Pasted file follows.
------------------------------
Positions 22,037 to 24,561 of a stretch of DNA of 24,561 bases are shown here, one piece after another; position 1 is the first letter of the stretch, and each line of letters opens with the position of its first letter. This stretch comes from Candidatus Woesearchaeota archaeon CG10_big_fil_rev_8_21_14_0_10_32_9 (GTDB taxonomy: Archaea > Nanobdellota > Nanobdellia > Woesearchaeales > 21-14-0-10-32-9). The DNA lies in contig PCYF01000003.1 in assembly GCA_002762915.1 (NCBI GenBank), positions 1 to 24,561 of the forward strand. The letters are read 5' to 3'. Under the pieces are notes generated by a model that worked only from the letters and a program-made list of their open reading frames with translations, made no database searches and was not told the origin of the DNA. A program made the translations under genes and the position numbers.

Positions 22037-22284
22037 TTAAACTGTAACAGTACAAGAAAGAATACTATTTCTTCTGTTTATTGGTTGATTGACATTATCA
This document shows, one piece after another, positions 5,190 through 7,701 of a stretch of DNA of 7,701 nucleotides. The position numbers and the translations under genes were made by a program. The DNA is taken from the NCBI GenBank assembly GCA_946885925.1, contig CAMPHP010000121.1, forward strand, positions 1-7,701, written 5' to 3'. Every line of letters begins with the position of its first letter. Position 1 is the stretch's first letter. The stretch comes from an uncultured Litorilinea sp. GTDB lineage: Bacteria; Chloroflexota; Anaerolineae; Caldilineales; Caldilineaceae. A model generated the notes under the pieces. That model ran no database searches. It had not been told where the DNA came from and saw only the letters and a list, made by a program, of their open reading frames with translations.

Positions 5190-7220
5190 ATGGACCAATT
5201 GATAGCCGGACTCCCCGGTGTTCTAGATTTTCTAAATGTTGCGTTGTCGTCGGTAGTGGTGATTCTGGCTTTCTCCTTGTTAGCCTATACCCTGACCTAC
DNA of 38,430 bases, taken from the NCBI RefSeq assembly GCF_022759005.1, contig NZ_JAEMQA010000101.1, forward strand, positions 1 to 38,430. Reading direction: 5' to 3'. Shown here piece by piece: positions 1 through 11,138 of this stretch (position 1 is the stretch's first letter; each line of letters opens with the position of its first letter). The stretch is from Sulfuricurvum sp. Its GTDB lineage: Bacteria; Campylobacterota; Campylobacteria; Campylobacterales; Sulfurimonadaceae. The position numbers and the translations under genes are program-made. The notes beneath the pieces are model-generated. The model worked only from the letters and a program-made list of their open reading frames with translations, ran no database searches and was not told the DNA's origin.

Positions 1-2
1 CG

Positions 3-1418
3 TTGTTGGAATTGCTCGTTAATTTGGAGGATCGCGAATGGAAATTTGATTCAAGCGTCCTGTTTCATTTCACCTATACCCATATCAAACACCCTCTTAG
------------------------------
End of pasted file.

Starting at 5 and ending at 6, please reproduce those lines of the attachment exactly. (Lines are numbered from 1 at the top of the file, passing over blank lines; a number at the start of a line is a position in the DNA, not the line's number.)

Positions 5190-7220
5190 ATGGACCAATT